Looking at their work, I found I resented the implication that black pain is so raw and unprocessed—and black art practice so vulnerable and invisible—that a single painting by a white woman can radically influence it one way or another. Nor did I need to convince myself of my own authenticity by drawing a line between somebody else’s supposed fraudulence and the fears I have concerning my own (thus evincing an unfortunate tendency toward overcompensation that, it must be admitted, is not unknown among us biracial folks). No. The viewer is not a fraud. Neither is the painter. The truth is that this painting and I are simply not in profound communication.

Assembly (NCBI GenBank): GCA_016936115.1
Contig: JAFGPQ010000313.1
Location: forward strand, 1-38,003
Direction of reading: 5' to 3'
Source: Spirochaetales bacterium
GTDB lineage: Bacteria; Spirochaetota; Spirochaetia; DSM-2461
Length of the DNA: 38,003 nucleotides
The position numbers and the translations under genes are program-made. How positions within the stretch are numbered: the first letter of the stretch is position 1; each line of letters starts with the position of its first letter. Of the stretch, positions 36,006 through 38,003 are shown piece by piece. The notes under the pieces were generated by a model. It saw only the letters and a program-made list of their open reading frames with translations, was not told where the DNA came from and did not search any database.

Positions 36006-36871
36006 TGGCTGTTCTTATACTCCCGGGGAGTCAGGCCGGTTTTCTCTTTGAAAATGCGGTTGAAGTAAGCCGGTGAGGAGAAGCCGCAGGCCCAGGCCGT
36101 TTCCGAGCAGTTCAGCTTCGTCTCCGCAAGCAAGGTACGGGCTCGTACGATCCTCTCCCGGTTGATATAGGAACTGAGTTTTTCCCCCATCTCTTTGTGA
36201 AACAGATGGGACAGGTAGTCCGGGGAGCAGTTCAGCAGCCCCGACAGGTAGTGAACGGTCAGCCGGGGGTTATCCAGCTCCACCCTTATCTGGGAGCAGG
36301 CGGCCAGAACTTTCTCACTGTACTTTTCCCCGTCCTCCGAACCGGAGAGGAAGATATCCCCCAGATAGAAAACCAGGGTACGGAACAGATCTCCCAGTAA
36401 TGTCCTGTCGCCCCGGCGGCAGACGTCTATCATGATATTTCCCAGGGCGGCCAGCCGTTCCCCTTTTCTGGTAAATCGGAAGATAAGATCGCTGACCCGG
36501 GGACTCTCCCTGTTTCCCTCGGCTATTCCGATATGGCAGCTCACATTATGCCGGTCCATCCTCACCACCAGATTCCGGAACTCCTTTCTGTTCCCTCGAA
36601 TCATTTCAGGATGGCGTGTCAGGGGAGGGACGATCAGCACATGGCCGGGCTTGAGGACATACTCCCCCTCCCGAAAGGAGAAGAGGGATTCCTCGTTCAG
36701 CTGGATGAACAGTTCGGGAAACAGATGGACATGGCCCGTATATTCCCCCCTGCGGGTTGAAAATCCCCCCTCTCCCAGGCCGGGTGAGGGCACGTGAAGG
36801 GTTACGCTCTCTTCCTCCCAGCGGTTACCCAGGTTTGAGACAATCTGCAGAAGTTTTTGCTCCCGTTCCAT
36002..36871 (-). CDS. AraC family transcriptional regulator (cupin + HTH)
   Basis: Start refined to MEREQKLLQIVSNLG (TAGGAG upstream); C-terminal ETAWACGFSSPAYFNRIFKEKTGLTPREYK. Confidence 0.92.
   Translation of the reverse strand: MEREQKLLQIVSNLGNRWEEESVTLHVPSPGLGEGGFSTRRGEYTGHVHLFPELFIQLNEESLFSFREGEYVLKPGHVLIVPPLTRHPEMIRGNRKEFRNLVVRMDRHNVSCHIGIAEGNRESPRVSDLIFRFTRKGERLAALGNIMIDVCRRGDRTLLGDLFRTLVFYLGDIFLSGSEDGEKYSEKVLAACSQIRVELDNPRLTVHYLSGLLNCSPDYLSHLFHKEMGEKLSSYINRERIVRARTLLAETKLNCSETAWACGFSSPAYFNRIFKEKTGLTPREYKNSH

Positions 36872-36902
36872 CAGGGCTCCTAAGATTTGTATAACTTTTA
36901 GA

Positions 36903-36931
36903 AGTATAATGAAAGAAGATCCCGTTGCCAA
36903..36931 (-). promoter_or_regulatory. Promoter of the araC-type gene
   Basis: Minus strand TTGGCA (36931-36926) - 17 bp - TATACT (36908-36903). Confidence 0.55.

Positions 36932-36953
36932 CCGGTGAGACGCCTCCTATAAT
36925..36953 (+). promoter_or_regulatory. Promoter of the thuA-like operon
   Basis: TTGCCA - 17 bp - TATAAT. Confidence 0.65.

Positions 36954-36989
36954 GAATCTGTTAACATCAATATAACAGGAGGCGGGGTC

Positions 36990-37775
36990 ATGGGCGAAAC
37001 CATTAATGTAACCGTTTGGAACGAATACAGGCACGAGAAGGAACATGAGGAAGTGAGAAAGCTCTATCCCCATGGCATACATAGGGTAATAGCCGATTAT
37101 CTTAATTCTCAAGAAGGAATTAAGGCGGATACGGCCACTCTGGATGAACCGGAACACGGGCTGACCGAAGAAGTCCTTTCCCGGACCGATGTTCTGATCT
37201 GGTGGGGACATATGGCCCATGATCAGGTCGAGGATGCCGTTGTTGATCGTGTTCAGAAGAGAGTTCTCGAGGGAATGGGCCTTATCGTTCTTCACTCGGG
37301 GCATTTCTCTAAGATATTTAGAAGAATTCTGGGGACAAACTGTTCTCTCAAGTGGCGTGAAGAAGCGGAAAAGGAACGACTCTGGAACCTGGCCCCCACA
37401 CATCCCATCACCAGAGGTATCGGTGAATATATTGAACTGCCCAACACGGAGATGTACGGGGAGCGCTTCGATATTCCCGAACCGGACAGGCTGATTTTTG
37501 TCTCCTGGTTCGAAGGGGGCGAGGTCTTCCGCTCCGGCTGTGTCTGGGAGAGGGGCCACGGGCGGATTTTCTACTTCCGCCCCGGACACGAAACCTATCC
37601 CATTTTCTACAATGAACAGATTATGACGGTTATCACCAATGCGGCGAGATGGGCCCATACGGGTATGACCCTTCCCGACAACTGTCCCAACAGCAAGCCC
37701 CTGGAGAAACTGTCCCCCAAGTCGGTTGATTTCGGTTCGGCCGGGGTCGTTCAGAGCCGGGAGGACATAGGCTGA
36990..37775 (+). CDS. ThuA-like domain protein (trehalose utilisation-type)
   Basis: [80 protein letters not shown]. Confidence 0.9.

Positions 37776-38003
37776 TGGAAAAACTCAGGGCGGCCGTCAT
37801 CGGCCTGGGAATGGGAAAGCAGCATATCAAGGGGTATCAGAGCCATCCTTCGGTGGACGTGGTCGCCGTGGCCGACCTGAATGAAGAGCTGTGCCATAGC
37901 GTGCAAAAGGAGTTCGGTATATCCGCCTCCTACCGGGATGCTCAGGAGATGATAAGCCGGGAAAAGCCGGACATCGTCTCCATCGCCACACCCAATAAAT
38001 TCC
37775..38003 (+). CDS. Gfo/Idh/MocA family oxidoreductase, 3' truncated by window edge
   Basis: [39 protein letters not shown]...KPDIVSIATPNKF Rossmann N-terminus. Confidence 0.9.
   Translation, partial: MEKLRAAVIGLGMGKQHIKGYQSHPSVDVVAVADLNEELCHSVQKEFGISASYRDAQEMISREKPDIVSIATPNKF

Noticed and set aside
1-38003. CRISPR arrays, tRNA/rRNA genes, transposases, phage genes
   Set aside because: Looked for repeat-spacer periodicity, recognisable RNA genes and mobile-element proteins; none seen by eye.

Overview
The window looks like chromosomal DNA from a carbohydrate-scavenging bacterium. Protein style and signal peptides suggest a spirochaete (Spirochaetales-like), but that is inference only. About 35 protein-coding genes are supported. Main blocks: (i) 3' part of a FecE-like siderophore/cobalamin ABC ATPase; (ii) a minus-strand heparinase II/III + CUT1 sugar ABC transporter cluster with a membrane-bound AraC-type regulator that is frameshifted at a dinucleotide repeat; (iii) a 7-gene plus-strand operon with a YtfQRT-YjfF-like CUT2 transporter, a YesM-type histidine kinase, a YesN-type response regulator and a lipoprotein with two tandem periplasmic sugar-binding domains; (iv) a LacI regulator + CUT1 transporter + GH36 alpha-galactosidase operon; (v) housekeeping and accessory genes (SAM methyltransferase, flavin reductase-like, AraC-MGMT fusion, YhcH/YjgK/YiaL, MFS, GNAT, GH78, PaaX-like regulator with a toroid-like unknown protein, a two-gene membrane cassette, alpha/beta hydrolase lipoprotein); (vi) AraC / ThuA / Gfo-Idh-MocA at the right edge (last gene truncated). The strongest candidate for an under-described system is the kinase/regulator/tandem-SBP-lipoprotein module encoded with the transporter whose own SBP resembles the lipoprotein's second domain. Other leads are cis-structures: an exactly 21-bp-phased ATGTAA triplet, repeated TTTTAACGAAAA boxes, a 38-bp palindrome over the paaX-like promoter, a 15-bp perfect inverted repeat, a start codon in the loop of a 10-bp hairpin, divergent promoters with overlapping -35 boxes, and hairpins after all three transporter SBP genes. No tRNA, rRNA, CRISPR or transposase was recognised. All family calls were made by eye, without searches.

This is always a risk in art. The solution remains as it has always been: Get out (of the gallery) or go deeper in (to the argument). Write a screed against it. Critique the hell out of it. Tear it to shreds in your review or paint another painting in response. But remove it? Destroy it? Instead I turned from the painting, not offended, not especially shocked or moved, not even terribly engaged by it, and walked with the children to the next room.

  • Dutton’s New White Australia by Andy Butler in Overland
  • critique of the big sick  / I’m Tired of Watching Brown Men Fall in Love With White Women Onscreen

    Who are you calling radical? by Helen Razer in Wheeler Centre Blog
  • The Personal Essay Boom is Over by Jia Tolentino in The New Yorker 
  • Chart Collective Editorial to Legends 
  • How Economics Became a Religion by John Rapley Guardian (Long Reads) 
  • Let’s Talk About Hecs Baby  by Samantha Forge in Kill Your Darlings